Fighting Desertification: The Vallerani System
The Vallerani System
This blog post is the fourth of the series of our in-depth look on the Harvesting of Rainwater Checklist The Vallerani System! In 2015 I was introduced to The Vallerani System by Rhamis Kent during a Permaculture Design Course. Rhamis Kent will be back to teach World Permaculture Association’s Permaculture Design Course again in February of 2019! The “Vallerani System” (VS) is a new approach to a technical and socio-economic integrated management of human and natural resources. It consists of a method of working arid and semi-arid land to bring life back and restore the degraded soil.
Desertification is a type of land degradation in which a relatively dry area of land becomes increasingly arid, typically losing its bodies of water as well as vegetation and wildlife. Desertification happens when land becomes overgrazed and exploited. The Vallerani System plan to fight desertification by using the Delfino’s Plow. Then reusing the hard compacted soil, harvesting rainwater, cultivating areas and planting a diversity of different seeds.
Dr. Venanzio Vallerani invented and patented Delfino’s plow. The plow works by creating a pattern system of micro-basins and underground storage compartments, which will harvest and store the rainwater. By doing this, allows the compacted soil to be broken up and then allowing the harvested rainwater to be absorbed and go deeper into the soil. The pattern of the micro-basins reduces the amount of evaporation as well as the amount of soil erosion. The increased amount of harvested rainwater between the plow lines improves the fertility of soil and crop production.
The Great Green Wall Project
The Great Green Wall of the Sahara and the Sahel Initiative is a mission in Africa to attack climate change and desertification with a great mosaic green flowing landscape. Eight years after the creation of the Delfino’s Plow in 1996 The Desert Reclamation and Rehabilitation of the Sahelian Environment Using The Vallerani Water Harvesting System was born.
Reforestation On The Rise
We depend on forest recovery to help with soil erosion, preserve wildlife habitat, air quality, increase the carbon sequestration, establish a seed source for recovery, as well as provide social and economic advantages. Planting trees in the desert are an important mission because they produce clean water for the environment through evapotranspiration. Trees collect water from the atmosphere through condensation, plus reduce the effect of wind, through their shade will reduce evaporation of the soil – through organic matter they live and in symbiosis with microorganisms increase organic matter in the soil that will retain more water.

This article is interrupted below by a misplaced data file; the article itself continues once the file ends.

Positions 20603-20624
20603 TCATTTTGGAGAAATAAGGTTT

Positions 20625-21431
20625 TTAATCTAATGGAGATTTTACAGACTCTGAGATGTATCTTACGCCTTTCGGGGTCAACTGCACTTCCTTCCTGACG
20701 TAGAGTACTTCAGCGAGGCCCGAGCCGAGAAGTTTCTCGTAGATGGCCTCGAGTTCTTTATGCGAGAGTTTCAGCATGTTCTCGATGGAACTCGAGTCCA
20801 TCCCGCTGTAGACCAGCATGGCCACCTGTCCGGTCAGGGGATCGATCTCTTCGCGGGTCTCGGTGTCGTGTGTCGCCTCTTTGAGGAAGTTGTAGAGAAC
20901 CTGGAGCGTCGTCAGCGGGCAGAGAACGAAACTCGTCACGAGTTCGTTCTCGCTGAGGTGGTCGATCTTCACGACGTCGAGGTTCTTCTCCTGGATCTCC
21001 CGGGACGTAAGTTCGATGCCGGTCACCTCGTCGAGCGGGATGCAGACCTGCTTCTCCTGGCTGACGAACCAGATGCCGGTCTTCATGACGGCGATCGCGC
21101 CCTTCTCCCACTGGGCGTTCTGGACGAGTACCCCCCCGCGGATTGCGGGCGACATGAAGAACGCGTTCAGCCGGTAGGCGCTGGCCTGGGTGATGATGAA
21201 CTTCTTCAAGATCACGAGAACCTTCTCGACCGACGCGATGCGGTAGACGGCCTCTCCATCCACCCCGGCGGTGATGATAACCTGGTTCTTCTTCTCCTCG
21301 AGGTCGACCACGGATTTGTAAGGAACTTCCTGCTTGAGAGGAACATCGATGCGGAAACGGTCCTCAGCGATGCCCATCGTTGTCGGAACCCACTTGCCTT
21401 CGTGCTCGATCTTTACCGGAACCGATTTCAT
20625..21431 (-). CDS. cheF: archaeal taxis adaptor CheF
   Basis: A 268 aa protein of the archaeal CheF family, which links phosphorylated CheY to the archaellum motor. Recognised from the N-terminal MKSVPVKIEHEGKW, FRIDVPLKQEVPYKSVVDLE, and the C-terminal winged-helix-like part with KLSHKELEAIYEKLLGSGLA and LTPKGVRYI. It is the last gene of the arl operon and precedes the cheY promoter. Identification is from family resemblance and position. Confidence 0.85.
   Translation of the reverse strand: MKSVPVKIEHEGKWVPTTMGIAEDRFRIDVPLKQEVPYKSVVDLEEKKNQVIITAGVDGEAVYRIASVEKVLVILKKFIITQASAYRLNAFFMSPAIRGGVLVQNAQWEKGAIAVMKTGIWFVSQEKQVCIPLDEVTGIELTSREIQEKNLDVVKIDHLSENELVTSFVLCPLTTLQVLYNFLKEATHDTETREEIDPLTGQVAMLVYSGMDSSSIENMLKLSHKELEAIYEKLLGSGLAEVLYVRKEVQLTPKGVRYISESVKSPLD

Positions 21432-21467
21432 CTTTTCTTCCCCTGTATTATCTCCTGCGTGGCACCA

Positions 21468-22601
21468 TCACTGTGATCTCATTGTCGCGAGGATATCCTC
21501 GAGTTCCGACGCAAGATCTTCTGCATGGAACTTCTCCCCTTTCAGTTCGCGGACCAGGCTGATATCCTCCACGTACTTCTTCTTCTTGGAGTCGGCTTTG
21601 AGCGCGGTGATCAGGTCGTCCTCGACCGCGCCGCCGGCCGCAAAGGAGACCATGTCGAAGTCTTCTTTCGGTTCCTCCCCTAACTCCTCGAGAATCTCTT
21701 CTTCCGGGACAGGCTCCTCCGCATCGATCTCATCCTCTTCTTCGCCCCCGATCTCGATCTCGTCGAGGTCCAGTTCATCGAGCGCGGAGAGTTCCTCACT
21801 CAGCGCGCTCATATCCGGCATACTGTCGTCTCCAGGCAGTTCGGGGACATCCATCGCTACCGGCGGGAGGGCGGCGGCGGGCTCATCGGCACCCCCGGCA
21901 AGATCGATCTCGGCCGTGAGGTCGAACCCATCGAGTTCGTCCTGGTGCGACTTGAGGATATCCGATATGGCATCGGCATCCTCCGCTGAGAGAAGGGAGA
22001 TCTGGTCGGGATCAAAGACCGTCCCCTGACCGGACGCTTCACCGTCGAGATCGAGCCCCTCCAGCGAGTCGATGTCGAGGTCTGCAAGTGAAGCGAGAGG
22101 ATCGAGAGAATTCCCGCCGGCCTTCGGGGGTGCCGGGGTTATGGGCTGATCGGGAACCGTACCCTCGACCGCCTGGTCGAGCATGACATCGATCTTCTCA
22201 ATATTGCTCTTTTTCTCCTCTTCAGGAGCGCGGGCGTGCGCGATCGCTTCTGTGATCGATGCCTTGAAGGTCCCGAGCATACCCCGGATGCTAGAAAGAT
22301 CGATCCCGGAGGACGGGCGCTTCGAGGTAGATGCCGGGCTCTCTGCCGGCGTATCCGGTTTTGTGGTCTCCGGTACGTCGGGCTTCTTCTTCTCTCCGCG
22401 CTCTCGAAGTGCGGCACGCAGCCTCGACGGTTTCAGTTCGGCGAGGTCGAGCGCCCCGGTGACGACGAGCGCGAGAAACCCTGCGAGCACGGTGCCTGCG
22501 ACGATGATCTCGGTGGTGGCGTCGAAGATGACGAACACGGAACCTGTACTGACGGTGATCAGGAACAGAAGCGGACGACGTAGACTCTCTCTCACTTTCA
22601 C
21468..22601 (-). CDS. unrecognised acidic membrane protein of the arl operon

Micro-catchment Water Harvesting
A micro-catchment is a specially contoured area with slopes and berms designed to increase catchment of rain runoff. When the Delfino’s plow is used to make these micro-catchment systems, they are ideally suited for large-scale reclamation work.
One great advantage of the Vallerani System is that this rainwater harvesting system offers flexible variations of settings. A site in Jordan tested continuously versus intermittent contour ridges, closely spaced vs. widely spaced shrubs, and closely vs. widely spaced ridges. These variations allowed the testing of different sizes of micro-catchment system patterns. In each system, they measured run-off, soil loss, soil moisture, shrub growth and compared to a system with no rainwater harvesting methods applied. You can read more about this assessment and the Vallerani System here.
The Community And The Vallerani System
Dr. Venanzio Vallerani believed fighting desertification is the solution to poverty. He wanted to increase the productivity and the use of all the abandoned barren desert land. He needed a water harvesting system the not only helps the land but the people within these depleted environments. Countries such as Chad, Egypt, Jordan, Kenya, Morocco, Sudan, Syria, and Tunisia implemented The Vallerani System. The Vallerani system has the people working together planting, picking seeds, harvesting, and being sustainable. The use of technology and machinery for a water harvesting method doesn’t replace hard work within a community but, encourages change!
Another Method Of Rainwater Harvesting
Dr. Venanzio Vallerani believed that desertification could not occur by hands alone. This Rainwater harvesting checklist, we are going in depth into the different ways we can accomplish desertification. Each site has its restrictions and abundances that have to be examined to find the best method. Geoff Lawton has achieved success in the desert using Swales and other methods. However, with whichever method you decide to go with, we are coming out a little greener.
Stay Tuned. . . Next Monday’s Blog Post will be on the Imprinting System